PITTSBURGH -- It seems as if the New York Rangers are trying to make themselves believe the unbelievable. They really have no other choice.
Backup goalie Antti Raanta might have to start Game 2 of the Eastern Conference First Round against the Pittsburgh Penguins on Saturday (3 p.m. ET; NBC, CBC, TVA Sports) if Henrik Lundqvist's right eye injury is deemed too severe for him to play.
Lundqvist is seeing a specialist here Thursday afternoon. He will have to practice Friday in order to play Saturday.
The Rangers are bracing for the possibility he won't, and they're saying the right things to throw the full weight of their confidence behind Raanta, despite the obvious discrepancy in experience and, frankly, ability to both stop the puck and get in the opponents' heads.
Raanta's first appearance in a Stanley Cup Playoff game came at the start of the second period at Consol Energy Center on Wednesday, when Lundqvist was removed because of the eye injury he sustained late in the first. Raanta allowed three goals on 19 shots and New York lost 5-2.
Video: NYR@PIT, Gm1: Lundqvist shaken up in 1st, later exits
Lundqvist has started 111 consecutive playoff games for the Rangers, a streak that is nearly 10 years old (April 26, 2006) and, for the first time in a long time, in jeopardy of ending. Entering Game 1, he was 7-1 with a .954 save percentage and 1.34 goals-against average in his past eight playoff appearances against Pittsburgh.
"It's not like everything's over," forward Rick Nash said.
No, of course not. One game does not make a series, which is why the Rangers gave off the optimistic, everything-is-fine vibe Thursday morning, when Nash, center Derek Stepan, defenseman Keith Yandle and coach Alain Vigneault met with the media at the team hotel.
There were no long faces and nobody was asking anybody to feel sorry for them. Vigneault even left open the possibility Lundqvist could play Saturday, saying the team doesn't think the injury is too serious and the results of his exam Thursday would determine his availability.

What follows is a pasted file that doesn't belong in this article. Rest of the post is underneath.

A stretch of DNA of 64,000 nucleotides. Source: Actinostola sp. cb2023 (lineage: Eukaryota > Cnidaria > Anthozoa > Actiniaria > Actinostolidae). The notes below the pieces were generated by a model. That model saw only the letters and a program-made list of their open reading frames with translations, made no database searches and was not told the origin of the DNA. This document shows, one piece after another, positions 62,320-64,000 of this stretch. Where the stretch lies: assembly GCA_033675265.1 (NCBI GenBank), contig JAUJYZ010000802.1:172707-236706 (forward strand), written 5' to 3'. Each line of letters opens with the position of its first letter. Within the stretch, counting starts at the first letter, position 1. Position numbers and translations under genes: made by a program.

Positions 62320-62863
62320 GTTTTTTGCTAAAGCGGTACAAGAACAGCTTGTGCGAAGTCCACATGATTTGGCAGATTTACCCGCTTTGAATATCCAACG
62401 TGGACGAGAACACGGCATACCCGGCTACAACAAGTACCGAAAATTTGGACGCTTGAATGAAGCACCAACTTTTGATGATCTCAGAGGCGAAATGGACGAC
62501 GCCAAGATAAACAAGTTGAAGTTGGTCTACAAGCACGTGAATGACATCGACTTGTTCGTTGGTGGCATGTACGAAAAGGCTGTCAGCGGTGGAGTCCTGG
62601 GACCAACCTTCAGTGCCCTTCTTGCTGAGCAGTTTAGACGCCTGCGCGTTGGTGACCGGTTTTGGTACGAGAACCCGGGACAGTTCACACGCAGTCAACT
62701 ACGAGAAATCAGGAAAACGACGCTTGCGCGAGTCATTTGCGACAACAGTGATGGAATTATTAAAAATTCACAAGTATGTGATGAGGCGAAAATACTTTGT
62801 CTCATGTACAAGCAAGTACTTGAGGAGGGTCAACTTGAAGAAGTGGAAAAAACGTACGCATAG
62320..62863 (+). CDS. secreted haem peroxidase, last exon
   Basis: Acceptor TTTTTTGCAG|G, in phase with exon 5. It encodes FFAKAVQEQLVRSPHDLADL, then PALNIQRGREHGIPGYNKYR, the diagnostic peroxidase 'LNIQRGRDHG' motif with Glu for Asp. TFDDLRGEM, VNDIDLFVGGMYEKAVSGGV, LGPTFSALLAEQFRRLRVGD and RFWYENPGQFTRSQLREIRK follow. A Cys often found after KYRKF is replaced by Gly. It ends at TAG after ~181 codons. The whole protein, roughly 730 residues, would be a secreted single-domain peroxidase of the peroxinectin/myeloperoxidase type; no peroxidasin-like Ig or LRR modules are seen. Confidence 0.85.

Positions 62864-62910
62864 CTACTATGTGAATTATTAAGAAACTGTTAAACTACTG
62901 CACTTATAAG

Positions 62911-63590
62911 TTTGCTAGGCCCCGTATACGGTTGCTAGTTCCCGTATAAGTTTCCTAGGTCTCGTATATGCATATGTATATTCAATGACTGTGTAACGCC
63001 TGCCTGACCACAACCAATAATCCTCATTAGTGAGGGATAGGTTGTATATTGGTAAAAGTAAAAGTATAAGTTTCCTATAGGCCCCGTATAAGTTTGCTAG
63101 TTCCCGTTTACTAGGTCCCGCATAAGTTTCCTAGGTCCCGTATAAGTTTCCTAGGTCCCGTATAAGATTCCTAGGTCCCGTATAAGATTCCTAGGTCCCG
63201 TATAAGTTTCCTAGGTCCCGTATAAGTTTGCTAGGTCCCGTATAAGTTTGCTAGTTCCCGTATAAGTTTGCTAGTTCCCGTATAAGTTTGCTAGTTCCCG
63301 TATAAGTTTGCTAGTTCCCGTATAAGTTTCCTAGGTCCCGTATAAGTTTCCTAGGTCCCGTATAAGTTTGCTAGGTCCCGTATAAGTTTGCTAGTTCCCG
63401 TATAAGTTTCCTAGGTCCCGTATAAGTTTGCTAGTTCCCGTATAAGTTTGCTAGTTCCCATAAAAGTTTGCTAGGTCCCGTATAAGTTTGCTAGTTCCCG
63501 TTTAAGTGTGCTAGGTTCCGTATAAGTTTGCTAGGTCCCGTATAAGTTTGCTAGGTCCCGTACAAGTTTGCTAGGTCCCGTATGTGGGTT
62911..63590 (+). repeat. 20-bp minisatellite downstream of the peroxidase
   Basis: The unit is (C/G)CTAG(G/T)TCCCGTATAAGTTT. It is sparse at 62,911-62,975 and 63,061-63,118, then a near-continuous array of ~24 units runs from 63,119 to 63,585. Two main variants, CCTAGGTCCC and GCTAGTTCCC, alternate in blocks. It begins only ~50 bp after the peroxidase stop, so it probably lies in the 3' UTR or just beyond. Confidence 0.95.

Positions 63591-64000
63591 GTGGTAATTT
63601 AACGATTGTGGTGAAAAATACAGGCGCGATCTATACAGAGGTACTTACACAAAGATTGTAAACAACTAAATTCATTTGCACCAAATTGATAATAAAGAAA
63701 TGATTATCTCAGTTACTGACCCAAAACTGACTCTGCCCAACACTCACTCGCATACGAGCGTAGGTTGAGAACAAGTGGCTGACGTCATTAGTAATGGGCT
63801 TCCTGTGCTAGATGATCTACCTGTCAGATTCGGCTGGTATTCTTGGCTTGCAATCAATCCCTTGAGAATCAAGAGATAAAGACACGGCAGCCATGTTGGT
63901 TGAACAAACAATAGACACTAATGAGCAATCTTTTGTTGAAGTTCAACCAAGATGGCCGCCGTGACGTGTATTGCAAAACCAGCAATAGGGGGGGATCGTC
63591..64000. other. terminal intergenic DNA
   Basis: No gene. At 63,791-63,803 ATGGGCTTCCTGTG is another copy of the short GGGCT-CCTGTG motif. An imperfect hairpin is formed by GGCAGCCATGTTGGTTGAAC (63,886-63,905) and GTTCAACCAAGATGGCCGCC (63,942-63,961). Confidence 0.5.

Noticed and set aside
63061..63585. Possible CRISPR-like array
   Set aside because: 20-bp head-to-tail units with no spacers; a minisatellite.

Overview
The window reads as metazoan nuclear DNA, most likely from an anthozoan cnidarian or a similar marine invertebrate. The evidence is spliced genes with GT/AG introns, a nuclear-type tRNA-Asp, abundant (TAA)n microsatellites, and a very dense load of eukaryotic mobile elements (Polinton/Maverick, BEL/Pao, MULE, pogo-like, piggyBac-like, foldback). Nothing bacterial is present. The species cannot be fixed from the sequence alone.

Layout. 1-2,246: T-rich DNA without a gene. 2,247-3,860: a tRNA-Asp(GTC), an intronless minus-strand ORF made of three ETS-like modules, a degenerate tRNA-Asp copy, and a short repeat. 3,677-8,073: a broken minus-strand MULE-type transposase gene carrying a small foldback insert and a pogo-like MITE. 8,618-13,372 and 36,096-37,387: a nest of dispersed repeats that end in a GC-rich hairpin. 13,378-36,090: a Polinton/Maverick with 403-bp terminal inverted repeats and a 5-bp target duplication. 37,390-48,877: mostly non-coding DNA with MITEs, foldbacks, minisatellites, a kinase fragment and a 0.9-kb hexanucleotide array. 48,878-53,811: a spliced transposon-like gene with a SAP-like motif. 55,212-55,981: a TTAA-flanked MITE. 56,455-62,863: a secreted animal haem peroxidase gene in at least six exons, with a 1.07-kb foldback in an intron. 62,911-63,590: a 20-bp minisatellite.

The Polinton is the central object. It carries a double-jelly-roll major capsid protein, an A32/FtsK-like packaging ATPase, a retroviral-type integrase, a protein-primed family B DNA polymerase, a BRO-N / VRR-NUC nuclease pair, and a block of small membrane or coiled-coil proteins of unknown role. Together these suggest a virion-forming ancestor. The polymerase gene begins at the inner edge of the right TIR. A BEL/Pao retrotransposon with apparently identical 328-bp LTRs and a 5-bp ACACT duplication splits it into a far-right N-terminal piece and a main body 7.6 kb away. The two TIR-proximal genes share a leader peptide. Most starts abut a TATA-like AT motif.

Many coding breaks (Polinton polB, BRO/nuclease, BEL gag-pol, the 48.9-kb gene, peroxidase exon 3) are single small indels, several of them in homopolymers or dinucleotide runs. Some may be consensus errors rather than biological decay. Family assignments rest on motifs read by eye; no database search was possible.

Vigneault said the Rangers recalled Magnus Hellberg from Hartford of the American Hockey League in case the results of that exam aren't good.
"[Raanta] is a goaltender that has played extremely well for us down the stretch," Stepan said, "and we have 100 percent confidence in him."
Video: NYR@PIT, Gm1: Raanta robs Schultz on the doorstep
That's well and good, but it's frankly hard to believe the potential of having Raanta in net instead of Lundqvist to start Game 2 doesn't have some sort of psychological effect on the Rangers as a whole, especially now, when they're already down 1-0 in the best-of-7 series.
Lundqvist is their MVP, backbone and one of the most important players in Rangers history. On most nights, the Rangers are only as good as he is. Because he's excellent, they have been one of the best teams in the Eastern Conference for a long time.
This is New York's sixth consecutive season in the playoffs, and Lundqvist gets most of the credit for that. Raanta is the third backup goalie Lundqvist has played with in this playoff streak and the fifth backup Lundqvist has played with since he started his own streak of consecutive playoff starts 10 years ago.
"It's just a matter of getting behind Raanta," Nash said. "We trust him. We're behind him. He can get the job done."
There's reason to believe he can. Raanta was solid for the Rangers all season with a 2.24 goals-against average and .919 save percentage in 25 appearances.
Not only that, the Penguins provided some hope for the Rangers on Wednesday by winning with their third goalie, Jeff Zatkoff, who made 35 saves to win Game 1.
Video: NYR@PIT, Gm1: Lundqvist makes a pad stop early in 1st
Zatkoff started because No. 1 Marc-Andre Fleury was still unable to play because of a concussion and because No. 2 Matthew Murray, who moved ahead of Zatkoff on the depth chart midway through the season, is day-to-day with an upper-body injury.
He made his moment count.
"It's the same for both teams," Vigneault said.
Except it's not. It's just different when it comes to Lundqvist. Losing him to injury is to the Rangers what losing Carey Price was to the Montreal Canadiens in Game 1 of the Eastern Conference Final against New York two years ago.
The Canadiens extended the series to six games behind Dustin Tokarski, but they never fully recovered.
"I think [Raanta] has been great all year," Nash said. "I think he can fill the shoes."
That's what Nash has to say and it's what the Rangers have to believe. It's just hard to believe they really do.